(Original post by rhean18)
Are you currently training/teaching? That's really helpful and I'm glad someone feels the same about TES/news outlets, it's all very political rather than focusing on the issue at hand which makes it harder to understand.
My current school suggested the new curriculum (changing to mastery- the issues this has imposed on schools), but to be honest I don't quite understand that.
Do you think speaking about teachers workload would be controversial?
Thanks so much by the way!
I'm a primary NQT in Year 6... in a county that has the 11+. I guess that sort of issue could be raised - the whole grammar school malarky that Theresa May has been going on about, and how grammar schools are selective in a ridiculous way. Since children can still be trained to pass the 11+, grammar schools are still seen as elitist, because poorer children's parents probably can't afford to pay for tuition.
Speaking about teacher workload would not be controversial, not really. It will show an awareness of what being a teacher truly entails. The workload is pretty ridiculous, truthfully. I mean, I only have a class of 22 students, but I spend at least an hour marking one set of books, and that's only if I'm scanning for spelling mistakes and writing a comment about what they have done well - it is usually about 1.5 hours if I am quality marking.
On top of that, obviously I spend 6 hours or so with the children, meaning hours of teaching lessons. Those lessons have to be planned, obviously, so I have to spend time doing that, and gathering resources for those lessons. These resources are supposed to be tailored to the lesson and the class, so I generally have to make a lot of the maths ones from scratch. And the science ones. And some of the Topic ones too. A day of PPA and NQT time isn't any where near enough to get all these things done.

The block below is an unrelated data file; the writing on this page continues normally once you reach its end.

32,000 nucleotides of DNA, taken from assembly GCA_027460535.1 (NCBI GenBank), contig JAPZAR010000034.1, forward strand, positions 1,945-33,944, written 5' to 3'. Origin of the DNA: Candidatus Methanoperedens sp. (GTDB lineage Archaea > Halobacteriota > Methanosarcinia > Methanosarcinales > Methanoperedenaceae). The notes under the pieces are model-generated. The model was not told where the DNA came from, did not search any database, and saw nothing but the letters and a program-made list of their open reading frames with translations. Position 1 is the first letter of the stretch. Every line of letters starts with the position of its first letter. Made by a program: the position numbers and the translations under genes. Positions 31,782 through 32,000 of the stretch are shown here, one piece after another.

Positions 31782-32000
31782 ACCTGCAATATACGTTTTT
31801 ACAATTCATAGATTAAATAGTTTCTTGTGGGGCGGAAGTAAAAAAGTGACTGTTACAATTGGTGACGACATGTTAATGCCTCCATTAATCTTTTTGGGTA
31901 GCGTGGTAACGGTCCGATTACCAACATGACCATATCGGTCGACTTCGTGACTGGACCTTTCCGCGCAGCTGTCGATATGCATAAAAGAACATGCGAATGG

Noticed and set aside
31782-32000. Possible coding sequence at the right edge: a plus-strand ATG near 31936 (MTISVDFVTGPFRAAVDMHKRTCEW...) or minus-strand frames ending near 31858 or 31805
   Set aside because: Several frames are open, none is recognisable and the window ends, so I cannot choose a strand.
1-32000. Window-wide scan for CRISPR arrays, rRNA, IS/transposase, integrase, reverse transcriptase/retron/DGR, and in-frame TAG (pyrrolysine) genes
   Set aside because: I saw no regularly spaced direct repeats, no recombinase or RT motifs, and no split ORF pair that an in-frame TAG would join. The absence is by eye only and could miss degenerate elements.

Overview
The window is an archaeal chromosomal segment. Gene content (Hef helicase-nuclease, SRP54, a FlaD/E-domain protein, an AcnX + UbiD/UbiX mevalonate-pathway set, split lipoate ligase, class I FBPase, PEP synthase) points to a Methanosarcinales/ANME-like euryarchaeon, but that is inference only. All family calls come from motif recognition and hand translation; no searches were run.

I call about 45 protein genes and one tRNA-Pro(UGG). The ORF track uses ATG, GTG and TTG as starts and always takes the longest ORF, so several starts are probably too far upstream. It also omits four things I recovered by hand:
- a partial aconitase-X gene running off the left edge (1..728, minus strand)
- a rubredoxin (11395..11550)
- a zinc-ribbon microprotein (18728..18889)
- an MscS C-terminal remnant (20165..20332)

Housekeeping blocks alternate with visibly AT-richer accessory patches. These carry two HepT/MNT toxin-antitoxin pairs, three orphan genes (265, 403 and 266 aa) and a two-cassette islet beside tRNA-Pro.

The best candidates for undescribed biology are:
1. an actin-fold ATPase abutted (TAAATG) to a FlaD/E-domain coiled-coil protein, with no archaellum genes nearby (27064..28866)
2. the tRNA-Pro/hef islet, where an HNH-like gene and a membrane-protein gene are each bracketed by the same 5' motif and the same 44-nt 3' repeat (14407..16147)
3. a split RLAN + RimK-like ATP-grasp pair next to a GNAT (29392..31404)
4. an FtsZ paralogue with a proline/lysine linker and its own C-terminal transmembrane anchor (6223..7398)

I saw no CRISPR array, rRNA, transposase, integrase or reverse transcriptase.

Then add onto that the files that I have to keep up to date, like the SEN folder, the reading folder, the planning folder. As an NQT, I'm only shadowing a subject leader, but I will be taking on the leadership of that subject from next September, so I have a big enough role at the moment to keep me busy, as I have to learn what it entails.
I know this doesn't sound like very much, when you write it all like this. But I work more than 60 hours a week, and I still don't get everything on my list done. There are still things left to do every single day, and it doesn't get done because I force myself to come home before I get thrown out of school, and force myself to sit and relax a bit in the evenings.
And if that's the workload I am expected to do (which, I'm told, it isn't!), then I will do it. But I have absolutely no idea how teachers who work less than 60 hours a week manage to get the job done well... not saying they don't, I just don't know how they do it!